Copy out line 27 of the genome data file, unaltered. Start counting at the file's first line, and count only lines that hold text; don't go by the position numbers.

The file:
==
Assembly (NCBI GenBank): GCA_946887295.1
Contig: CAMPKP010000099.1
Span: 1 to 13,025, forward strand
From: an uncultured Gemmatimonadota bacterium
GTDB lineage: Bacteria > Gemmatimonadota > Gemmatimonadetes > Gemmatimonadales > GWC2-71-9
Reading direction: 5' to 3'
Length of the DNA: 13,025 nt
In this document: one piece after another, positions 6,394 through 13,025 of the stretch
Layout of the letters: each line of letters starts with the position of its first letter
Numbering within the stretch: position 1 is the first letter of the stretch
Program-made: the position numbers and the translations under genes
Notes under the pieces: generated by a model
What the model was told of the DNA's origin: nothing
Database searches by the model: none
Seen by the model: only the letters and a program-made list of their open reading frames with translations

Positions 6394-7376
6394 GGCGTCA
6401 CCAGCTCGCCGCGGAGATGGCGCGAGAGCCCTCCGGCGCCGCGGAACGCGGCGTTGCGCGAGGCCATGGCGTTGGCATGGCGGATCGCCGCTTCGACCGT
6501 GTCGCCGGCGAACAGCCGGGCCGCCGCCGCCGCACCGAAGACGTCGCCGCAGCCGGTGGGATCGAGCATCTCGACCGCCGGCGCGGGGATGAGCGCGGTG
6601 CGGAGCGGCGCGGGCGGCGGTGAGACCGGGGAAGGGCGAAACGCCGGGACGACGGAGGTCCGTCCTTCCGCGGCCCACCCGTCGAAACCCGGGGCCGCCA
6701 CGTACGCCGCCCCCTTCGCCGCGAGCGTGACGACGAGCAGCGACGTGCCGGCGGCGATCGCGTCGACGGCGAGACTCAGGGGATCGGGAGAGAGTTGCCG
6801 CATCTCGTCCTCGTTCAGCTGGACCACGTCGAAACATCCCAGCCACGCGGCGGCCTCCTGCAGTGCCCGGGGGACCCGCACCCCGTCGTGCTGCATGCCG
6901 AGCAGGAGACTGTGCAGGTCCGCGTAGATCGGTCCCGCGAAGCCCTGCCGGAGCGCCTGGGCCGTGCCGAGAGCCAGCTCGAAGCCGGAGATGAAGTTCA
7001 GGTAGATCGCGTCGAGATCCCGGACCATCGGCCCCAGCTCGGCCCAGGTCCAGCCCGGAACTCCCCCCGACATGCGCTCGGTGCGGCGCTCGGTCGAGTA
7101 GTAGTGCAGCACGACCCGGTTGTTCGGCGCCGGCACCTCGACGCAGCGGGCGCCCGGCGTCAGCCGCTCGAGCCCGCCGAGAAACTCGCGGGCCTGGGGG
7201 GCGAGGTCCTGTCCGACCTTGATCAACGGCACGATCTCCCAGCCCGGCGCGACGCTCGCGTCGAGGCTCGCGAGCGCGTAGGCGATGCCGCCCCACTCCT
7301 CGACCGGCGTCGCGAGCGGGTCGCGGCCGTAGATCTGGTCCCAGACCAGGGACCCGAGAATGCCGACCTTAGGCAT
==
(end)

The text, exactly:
7301 CGACCGGCGTCGCGAGCGGGTCGCGGCCGTAGATCTGGTCCCAGACCAGGGACCCGAGAATGCCGACCTTAGGCAT